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Muddy shores and ditches. This specimen was found in the shrub zone of a bog.
In ditches with Alisma subcordatum, Asclepias incarnata, Boltonia latisquama recognita, Eupatorium perfoliatum, Leersia oryzoides, Lippia lanceolata, Ludwigia palustris americana, Ludwigia polycarpa, Lycopus americanus, Lythrum alatum, Mentha arvensis villosa, Mimulus ringens, Polygonum hydropiperoides, Prosperpinaca palustris crebra, Rumex verticillatus, Scutellaria lateriflora.
ME west to Ontario and MN, south to FL and TX.
Herbaceous, creeping perennial to 2' high. Leaves to 4" long, lanceolate to elliptic, serrulate, sessile to short-petiolate. Flowers to 4 mm wide, greenish to pink, in terminal cyme-like panicles; petals usually absent; sepals 5; stamens 10. Fruit a beaked, 5-parted capsule.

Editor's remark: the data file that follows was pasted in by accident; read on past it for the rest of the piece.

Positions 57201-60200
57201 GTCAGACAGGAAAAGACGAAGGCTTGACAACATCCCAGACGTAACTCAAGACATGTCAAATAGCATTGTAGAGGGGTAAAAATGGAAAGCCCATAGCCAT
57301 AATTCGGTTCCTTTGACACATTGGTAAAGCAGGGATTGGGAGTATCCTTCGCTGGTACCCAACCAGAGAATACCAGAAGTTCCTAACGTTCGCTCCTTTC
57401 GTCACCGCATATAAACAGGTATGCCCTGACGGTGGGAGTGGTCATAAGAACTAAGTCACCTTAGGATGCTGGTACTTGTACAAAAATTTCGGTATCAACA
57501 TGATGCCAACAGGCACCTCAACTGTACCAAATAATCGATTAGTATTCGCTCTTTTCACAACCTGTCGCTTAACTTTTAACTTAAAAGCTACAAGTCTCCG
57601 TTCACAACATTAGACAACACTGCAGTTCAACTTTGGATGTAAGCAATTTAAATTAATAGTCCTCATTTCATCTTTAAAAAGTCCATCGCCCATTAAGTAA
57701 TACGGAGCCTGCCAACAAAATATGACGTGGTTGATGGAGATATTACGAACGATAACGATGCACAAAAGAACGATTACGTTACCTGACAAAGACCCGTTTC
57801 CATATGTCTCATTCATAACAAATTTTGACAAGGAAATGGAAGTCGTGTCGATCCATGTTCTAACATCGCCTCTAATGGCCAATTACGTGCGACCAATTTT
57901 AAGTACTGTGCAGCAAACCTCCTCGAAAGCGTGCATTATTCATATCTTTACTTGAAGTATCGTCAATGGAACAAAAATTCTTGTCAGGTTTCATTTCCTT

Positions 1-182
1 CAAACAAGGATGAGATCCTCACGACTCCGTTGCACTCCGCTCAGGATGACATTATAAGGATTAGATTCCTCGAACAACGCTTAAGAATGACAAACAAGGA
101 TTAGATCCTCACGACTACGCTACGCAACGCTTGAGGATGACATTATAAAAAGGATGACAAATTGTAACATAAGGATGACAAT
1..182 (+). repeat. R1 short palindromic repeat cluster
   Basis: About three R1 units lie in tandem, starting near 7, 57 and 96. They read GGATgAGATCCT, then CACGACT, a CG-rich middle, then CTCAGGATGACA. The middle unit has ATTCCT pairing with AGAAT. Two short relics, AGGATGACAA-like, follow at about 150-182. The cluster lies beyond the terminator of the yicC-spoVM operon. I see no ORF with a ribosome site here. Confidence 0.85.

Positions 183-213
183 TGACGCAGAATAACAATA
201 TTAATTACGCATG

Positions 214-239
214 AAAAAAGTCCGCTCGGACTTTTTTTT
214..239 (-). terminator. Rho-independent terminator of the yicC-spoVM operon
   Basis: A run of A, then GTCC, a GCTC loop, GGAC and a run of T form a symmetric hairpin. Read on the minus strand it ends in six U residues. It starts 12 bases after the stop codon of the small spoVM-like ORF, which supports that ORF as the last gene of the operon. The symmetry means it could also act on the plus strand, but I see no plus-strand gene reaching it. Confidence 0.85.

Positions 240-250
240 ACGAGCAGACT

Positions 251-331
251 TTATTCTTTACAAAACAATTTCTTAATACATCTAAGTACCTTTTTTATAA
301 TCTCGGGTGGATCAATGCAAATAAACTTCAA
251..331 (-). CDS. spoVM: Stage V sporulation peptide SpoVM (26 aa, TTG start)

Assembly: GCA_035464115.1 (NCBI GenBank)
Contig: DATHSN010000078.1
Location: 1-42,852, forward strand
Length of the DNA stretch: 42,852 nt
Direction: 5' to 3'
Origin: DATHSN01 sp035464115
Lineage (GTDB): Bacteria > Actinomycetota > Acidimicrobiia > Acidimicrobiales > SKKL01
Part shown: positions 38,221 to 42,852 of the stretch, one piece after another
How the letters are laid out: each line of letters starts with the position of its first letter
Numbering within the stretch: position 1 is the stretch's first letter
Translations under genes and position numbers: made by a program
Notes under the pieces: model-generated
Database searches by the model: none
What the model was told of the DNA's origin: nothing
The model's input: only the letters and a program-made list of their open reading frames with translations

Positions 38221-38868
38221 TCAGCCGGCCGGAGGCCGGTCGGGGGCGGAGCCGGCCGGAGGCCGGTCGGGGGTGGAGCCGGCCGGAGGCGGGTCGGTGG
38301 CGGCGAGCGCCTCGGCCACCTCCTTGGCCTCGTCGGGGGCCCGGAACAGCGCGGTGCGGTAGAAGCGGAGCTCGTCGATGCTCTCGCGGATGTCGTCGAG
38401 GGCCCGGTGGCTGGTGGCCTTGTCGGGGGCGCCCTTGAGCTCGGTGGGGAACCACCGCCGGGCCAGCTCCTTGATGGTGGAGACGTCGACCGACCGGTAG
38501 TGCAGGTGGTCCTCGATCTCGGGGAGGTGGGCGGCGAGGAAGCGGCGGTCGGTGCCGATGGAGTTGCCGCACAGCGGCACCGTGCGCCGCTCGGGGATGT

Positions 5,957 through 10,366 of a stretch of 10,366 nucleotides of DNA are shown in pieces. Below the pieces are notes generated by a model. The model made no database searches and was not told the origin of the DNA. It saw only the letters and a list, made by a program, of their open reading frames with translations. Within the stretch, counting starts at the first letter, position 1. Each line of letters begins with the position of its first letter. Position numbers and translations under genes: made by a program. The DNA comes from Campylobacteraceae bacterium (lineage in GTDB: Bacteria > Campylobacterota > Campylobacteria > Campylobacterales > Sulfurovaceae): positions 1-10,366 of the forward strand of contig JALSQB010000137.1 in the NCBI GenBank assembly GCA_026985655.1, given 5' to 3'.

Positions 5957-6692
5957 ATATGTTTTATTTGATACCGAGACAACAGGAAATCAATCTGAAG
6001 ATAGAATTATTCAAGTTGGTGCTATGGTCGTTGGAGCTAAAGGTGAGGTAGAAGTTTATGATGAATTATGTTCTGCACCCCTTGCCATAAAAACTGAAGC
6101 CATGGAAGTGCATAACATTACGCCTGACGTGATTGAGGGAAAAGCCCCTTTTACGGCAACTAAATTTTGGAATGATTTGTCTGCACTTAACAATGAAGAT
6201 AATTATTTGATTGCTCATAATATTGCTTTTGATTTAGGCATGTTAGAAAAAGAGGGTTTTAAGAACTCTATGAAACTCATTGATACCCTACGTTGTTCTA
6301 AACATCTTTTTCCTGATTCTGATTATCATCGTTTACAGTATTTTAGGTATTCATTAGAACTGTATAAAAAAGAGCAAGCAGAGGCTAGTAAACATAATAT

Flowers mid June to early October
Wetland indicator: Obligate
Some authors place this genus in Crassulaceae (sedum family) or Penthoraceae (ditch stonecrop family). The former classification would not seem to fit since this species lacks succulent leaves, although that seems to be the most widely accepted one.
Gleason, Henry A. and A. Cronquist. 1991. Manual of Vascular Plants of Northeastern United States and Adjacent Canada. Second Ed.
The New York Botanical Garden. Bronx, NY
Niering, W. A. 1979. The Audubon society field guide to North American
wildflowers: eastern region.
Knopf/Random House, New York.
Swink, F. and G. Wilhelm. 1994. Plants of the Chicago Region.
Indiana Academy of Science. The Morton Arboretum. Lisle, Illinois.
Michael Hough © 2005